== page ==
Bicyclists from around Massachusetts gathered at the State House recently to call for new road safety measures to prevent traffic injuries and deaths. One of the bills before the Transportation Committee sets a minimum distance for cars to pass bicyclists; another aims to stop cars from blocking bike lanes.
Both pieces of legislation are authored by State Senator Will Brownsberger, D-Belmont, and backed by local State Senator Mike Barrett, D-Lexington. Barrett, a committed cyclist, is a longtime supporter of the Bruce Freeman Rail Trail and other pathways across his district. He says the Legislature should act on bike safety now.
“The transportation sector makes up the largest percent of our state’s carbon emissions — 39%,” Barrett said. “Fortunately, people do want to find alternative ways to get around. Where bikes can work, we need to help people make the switch.”
The Mass. Medical Society notes that bicycle use in Boston has increased nearly 130% since 1990.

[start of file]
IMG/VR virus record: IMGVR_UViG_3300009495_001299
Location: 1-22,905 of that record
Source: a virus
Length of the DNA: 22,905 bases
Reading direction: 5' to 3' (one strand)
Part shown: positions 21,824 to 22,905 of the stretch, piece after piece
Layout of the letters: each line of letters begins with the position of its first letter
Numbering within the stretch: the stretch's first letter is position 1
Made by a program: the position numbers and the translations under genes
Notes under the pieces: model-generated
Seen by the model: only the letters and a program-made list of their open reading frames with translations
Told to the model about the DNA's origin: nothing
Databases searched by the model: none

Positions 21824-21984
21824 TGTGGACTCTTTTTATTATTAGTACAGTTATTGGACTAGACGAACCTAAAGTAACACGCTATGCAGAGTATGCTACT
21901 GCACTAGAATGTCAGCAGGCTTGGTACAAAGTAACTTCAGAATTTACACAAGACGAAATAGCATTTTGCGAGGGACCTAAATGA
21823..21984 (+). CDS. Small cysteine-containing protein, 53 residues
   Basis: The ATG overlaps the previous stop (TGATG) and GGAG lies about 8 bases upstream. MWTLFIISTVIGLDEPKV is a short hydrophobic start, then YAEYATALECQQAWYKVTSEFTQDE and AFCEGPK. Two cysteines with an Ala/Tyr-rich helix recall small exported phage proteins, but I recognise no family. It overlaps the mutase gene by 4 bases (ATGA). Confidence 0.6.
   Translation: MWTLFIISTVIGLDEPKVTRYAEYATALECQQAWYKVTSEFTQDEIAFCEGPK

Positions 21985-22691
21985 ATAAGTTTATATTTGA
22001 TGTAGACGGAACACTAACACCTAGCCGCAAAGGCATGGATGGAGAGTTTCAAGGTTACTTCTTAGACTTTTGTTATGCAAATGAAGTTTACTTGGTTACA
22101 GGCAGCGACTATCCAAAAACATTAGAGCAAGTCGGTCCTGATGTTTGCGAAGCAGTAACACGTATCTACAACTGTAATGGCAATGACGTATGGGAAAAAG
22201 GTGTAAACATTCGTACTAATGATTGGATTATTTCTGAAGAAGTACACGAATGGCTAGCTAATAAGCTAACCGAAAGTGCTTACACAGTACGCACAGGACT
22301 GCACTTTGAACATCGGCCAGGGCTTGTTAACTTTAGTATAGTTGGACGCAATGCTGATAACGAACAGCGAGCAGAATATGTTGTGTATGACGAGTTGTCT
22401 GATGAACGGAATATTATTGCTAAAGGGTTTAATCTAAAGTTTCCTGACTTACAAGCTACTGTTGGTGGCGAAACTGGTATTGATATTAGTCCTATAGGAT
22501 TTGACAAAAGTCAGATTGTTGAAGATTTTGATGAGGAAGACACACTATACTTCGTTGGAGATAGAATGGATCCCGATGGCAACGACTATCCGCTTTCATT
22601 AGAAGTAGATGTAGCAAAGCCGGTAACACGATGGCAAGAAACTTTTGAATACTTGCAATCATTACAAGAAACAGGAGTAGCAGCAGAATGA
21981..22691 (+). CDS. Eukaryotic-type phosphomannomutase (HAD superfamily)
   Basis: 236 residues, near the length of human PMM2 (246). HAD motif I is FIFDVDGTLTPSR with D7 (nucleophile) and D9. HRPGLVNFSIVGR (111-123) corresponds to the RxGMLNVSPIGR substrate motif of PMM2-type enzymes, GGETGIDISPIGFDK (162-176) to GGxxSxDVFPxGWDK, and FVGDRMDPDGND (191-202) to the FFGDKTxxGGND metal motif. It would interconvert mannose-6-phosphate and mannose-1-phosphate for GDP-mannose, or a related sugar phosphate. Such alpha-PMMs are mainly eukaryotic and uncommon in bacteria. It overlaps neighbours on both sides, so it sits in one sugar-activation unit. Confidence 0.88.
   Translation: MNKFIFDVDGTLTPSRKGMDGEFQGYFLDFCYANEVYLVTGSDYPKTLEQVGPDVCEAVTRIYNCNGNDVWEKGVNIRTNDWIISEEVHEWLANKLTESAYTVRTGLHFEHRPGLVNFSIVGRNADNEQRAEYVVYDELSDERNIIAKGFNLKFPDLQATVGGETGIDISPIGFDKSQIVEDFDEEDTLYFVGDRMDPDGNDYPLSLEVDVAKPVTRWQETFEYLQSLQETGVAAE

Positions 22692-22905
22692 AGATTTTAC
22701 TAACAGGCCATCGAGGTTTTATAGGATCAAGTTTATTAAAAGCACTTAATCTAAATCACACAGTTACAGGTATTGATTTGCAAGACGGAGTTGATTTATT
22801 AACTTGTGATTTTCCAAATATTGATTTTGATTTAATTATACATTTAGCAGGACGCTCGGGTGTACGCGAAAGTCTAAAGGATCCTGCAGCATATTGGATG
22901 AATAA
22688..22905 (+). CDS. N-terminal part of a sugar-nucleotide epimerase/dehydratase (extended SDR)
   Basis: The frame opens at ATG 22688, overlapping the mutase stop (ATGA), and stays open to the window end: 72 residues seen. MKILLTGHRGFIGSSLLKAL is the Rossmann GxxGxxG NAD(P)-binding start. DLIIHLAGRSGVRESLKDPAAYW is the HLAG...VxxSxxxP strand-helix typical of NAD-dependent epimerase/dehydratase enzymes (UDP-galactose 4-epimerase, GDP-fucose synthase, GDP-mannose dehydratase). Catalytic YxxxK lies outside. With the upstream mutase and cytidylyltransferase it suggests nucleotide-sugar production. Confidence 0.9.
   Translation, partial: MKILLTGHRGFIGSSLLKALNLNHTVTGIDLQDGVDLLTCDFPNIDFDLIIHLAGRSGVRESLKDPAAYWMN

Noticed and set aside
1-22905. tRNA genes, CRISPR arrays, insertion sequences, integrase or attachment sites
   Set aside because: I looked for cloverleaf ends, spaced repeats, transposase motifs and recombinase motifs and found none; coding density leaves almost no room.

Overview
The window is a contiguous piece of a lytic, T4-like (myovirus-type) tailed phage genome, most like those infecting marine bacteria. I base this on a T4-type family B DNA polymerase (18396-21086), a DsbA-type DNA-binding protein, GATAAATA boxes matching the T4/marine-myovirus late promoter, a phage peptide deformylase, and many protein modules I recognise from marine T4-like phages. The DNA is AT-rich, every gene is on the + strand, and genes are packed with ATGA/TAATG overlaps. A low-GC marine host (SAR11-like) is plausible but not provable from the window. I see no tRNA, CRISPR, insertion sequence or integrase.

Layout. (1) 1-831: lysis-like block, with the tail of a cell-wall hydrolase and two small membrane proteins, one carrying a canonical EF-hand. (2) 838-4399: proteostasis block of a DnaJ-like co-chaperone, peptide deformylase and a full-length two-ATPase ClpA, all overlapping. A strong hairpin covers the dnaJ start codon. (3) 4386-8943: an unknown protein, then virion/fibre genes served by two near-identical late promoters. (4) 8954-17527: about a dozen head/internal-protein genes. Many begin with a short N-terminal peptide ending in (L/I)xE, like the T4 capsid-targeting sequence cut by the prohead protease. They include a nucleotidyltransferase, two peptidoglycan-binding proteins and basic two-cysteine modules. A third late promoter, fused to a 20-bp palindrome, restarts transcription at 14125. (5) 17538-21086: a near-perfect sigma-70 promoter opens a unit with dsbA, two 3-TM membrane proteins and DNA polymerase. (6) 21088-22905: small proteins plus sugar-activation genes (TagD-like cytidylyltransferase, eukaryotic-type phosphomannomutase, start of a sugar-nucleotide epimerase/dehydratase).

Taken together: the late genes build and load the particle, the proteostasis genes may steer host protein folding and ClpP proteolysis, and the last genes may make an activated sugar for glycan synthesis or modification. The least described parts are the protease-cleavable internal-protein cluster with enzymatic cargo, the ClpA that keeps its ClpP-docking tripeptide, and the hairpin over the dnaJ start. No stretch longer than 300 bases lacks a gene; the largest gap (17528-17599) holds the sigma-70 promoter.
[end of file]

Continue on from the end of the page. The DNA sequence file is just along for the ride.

Barrett says the uptick in Boston is not surprising given that issues around biking are a priority for many constituents in his district. In the days leading up to the hearing, 20 local residents voiced support for the bills.
One new safety proposal, dubbed the “three-feet” bill, would be a “significant” step for bicyclists around the state, says MassBike, a statewide coalition that promotes bike-friendly policies. The bill would require vehicles to provide a minimum of three feet when passing a cyclist or other vulnerable road user, even if the car must cross the centerline. According to MassBike, 40 percent of bicycling fatalities occur when riders are struck from behind.
Another measure would allow law enforcement to issue a ticket of $100 for cars parked in designated bicycle lanes. A parked vehicle in a bike lane can cause a collision by forcing bicyclists to swerve into traffic, advocates argue. An idling car in those areas can also cause traffic delays.
At the hearing, several women spoke about bicycle accidents that killed family members. The women said Massachusetts needs to move forward with new safety laws to prevent future tragedies.